Red teaming is the next step in security; evaluate the overall security of your organisation and how well you are able to defend by sophisticated attacks combining attacks targeting People, Technology and Physical Security.


A Red team will attack and exploit every possible entry point using advanced exploitation tactics, advanced Social Engineering attacks and physical security attacks. Our team also simulates an Advanced Persistent Threat – APT targeting your organization and uses in-house malware/0-day exploits.
Our team will attempt to compromise the overall security controls by actively attacking an entity and using every possible “ethical” way, based on scenarios that your Organisation wishes to test. Specific targets/goals and achievements can be determined such as stealing sensitive documents or corporate secrets.


  • Assess your physical security controls in offices, warehouses and buildings. Spot any weak entry points and ways that intruders can use to access your Organisation.
  • Assess your security procedures and your staff/departments readiness against Social Engineering attacks (both physical and electronic). See how Advanced Persisted Threat – APT phishing attacks against your staff can harm your Organisation.
  • Assess your organization’s networks, applications and appliances and identify any vulnerabilities. Go beyond known vulnerabilities through extensive vulnerability research and discovery of 0- day exploits.

The following issues were identified and reported to the vendor of the WordPress plugin “popup-maker”, during a Web Application Security Assessment for one of the Neurosoft’s clients.


Product Affected: WordPress Plugin Popup-Maker.
Version Affected: Plugin version < 1.8.12 (version 1.8.12 has a partial remediation).
Active installations: 400.000+
Vulnerability Description: An unauthenticated attacker can retrieve information regarding WordPress Plugins (active/inactive), the Webserver Configuration, the PHP Configuration and more. Further attacks may also be possible.
Remediation: Update to latest version of popup-maker (>1.8.13).
CVSS Score: Pending
Vector String: Pending
Acknowledgments: Elias Dimopoulos from NeuroSoft S.A. (Redyops Team).



  1. curl
  2. curl -v -d “popmake_action=popup_sysinfo&popmake-sysinfo=choose any content you like” -X POST

The vulnerabilities which have been reported are the following:

  1. Indirect Object Reference: An attacker can partially control the arguments of the do_action, during the initialization of the PUM_Site . Because of this, an attacker can call any method which contains an action starting from popmake_ or pum_ . This will lead to successful execution of functions which do not require arguments (e.g: PUM_Admin_Tools::sysinfo_download or PUM_Admin_Tools::sysinfo_display) or require one argument as an array.
  2. Lack of authorization: There are calls which can be performed and require no authentication. As we will see in the following sections, an attacker can execute the PUM_Admin_Tools::sysinfo_display without any authentication.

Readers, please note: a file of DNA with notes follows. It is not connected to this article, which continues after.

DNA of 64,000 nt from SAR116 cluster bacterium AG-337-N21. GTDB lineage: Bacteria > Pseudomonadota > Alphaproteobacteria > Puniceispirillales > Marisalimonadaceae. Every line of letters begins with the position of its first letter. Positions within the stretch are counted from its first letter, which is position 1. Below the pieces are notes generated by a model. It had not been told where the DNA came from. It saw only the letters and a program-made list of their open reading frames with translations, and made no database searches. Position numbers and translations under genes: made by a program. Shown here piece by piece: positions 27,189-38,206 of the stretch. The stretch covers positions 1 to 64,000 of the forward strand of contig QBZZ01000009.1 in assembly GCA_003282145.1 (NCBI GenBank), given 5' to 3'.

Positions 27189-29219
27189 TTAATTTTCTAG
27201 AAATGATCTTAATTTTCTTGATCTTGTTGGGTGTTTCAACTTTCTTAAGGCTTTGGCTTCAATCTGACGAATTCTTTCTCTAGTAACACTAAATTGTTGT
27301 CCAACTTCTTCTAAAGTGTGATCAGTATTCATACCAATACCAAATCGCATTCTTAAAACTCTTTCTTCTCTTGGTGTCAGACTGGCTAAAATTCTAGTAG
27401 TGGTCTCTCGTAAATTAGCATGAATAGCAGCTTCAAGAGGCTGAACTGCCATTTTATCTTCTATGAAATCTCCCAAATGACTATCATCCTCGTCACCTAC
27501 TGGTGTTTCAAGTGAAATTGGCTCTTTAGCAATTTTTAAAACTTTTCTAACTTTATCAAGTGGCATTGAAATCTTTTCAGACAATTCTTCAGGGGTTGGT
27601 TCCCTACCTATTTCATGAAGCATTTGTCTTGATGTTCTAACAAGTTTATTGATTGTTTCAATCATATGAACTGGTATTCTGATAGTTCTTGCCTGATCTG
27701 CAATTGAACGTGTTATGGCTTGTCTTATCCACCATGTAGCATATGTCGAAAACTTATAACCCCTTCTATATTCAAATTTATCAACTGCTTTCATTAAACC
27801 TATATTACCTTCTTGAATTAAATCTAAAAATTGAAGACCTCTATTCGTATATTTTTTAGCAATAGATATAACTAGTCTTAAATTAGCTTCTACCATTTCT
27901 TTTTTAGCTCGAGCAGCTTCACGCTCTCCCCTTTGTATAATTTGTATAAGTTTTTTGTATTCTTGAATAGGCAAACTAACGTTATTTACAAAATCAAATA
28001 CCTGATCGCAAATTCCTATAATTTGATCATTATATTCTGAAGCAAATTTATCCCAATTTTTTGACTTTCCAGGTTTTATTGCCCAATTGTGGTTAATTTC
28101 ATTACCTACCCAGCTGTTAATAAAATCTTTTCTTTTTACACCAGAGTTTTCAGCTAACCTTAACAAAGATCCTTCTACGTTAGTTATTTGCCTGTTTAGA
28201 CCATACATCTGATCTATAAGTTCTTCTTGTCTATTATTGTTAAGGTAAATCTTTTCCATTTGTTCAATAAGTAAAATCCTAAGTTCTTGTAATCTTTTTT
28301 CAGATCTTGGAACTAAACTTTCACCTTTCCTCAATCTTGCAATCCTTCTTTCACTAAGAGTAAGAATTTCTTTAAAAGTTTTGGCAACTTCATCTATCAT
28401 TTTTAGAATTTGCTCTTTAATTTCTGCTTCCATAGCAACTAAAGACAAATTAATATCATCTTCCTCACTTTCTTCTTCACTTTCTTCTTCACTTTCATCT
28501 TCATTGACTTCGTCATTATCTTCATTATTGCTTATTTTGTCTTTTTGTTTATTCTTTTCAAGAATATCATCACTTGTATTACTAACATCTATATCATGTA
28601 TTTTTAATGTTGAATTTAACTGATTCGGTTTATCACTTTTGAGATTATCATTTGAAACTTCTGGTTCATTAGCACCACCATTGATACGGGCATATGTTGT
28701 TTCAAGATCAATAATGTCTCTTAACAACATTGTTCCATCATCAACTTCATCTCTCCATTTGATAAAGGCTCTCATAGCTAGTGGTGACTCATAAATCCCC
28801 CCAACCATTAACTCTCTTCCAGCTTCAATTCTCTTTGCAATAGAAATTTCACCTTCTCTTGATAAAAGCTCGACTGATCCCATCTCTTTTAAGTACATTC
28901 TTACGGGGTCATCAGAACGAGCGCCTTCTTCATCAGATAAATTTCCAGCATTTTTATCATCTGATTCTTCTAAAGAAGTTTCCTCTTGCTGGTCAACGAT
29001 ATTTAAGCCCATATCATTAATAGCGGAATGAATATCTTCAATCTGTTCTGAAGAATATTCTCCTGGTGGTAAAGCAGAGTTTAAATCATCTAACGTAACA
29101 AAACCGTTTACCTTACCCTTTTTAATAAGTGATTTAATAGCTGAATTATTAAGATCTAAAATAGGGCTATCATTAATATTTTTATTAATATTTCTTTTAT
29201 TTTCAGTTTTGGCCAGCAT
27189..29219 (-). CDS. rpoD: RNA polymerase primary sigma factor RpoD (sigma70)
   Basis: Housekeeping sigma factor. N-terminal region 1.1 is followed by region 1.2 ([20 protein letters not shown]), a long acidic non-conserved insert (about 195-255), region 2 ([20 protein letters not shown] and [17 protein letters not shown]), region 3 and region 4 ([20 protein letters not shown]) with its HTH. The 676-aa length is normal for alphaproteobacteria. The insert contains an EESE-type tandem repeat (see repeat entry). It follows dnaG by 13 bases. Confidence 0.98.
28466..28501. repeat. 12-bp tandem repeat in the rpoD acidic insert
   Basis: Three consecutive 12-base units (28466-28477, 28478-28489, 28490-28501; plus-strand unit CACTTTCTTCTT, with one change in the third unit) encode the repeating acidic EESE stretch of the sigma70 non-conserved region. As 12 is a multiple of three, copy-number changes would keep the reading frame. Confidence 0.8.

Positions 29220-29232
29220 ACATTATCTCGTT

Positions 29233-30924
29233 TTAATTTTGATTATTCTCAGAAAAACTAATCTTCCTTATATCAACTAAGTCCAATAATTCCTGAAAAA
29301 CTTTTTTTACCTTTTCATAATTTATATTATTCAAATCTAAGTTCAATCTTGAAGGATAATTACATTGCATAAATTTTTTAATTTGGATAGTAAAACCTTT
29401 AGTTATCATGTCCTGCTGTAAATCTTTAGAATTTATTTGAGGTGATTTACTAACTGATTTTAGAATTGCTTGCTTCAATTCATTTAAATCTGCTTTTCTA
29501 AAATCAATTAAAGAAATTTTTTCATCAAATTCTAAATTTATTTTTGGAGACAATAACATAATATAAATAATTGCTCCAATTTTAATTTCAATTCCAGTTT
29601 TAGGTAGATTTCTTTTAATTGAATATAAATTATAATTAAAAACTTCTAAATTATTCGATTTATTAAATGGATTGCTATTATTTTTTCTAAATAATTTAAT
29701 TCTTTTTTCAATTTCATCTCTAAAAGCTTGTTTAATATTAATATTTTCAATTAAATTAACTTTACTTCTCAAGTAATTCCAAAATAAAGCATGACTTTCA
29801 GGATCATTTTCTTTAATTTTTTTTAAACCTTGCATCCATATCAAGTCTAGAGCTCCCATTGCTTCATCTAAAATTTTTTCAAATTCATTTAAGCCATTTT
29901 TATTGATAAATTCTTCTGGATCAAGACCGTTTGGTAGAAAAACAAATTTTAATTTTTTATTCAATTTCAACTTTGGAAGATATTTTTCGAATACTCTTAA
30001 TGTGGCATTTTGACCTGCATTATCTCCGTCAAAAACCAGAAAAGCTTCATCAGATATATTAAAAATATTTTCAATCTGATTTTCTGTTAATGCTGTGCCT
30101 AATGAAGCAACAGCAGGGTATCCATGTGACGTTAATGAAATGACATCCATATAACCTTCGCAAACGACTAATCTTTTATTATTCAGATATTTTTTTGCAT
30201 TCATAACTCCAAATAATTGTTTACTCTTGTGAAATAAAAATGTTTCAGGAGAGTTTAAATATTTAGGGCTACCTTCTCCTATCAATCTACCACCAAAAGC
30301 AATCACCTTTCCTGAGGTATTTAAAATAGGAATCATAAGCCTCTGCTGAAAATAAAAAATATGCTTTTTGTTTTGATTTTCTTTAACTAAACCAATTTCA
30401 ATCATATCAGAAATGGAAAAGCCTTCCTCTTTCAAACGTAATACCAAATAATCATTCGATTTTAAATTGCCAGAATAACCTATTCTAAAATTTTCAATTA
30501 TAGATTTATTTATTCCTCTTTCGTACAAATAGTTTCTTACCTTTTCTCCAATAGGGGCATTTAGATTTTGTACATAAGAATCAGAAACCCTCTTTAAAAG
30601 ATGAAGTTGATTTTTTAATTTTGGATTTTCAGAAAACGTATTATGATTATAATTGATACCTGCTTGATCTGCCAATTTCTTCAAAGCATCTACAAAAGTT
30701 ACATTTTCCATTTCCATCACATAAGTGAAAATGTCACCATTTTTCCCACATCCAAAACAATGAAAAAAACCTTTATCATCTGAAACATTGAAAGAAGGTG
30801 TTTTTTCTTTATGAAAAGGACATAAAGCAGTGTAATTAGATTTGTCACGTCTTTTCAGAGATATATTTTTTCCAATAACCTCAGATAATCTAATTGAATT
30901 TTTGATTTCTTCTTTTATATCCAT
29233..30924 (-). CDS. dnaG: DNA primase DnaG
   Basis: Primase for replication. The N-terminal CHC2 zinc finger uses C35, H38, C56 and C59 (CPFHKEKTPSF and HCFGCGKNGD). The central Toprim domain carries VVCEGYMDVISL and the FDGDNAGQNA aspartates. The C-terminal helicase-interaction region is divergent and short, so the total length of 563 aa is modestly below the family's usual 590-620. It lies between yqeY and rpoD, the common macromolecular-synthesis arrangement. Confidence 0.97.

3. Lack of CSRF tokens: The use of the wordpress nonces like _wpnonce or pum_tools_nonce is not required. This makes the plugin vulnerable to CSRF attacks which can be used in order to force the remote server to serve a victim the file popmake-system-info.txt, with contents of the attacker’s choice. Further attacks may be possible because of the lack of CSRF tokens.

After the exploitation of the security issues, an unauthenticated attacker (guest) can at least perform the following:

  1. Retrieve the information which is presented in the “System Info” tab . After a successful attack, the attacker will obtain information regarding WordPress Plugins (active/inactive), the Webserver Configuration, the PHP Configuration and more.
  2. Force the remote server to serve a victim the file popmake-system-info.txt with contents of the attacker’s choice. This attack requires the victim to enter a malicious site.


  1. When the plugin is loaded, the Popup_Maker class initializes the PUM_Site class by calling PUM_Site::init(); This call can be found on (line 318)
  2. When the PUM_Site class is being initialized, it also calls the “actions” function . In the “actions” function of the PUM_Site class, which can be found on (line 36), the attacker controls part of the argument of the “do_action” function.
The attacker can force a call to any of the following:
do_action( ‘popmake_attacker_controlled_data, $_GET );
do_action( ‘pum_attacker_controlled_data, $_GET );
do_action( ‘popmake_attacker_controlled_data, $_POST );
do_action( ‘pum_attacker_controlled_data, $_POST );

The attacker controls the “attacker_controlled_data” part, because this part is passed as an argument from the $_GET[‘popmake_action’], $_GET[‘pum_action’], $_POST[‘popmake_action’] or $_POST[‘pum_action’] .


Now we can create our request, in order to perform unintended actions.
We used a GET request in the /?pum_action=tools_page_tab_system_info .

Based on what we have seen so far, the following are happening:

  1. The execution reaches thePUM_Site::actions .
  2. The execution continues to the else if branch in (line: 41).
  3. The function “do_action” : do_action( ‘pum_tools_page_tab_system_info‘, $_GET ); is called
  4. This function call, will cause the execution of the PUM_Admin_Tools::sysinfo_display ( . We will reach this function, because the “pum_tools_page_tab_system_info” corresponds to the sysinfo_display function ( )

In the same way, we can reach other functions as well.
For example, in the following picture we use the popmake_action parameter with the value popup_sysinfo , in order to reach the if/else branch: and execute the do_action( ‘popmake_popup_sysinfo‘, $_POST ); .
This way we end up executing the PUM_Admin_Tools::sysinfo_download ( ) and forcing the contents of the popmake-system-info.txt, to be anything we want to.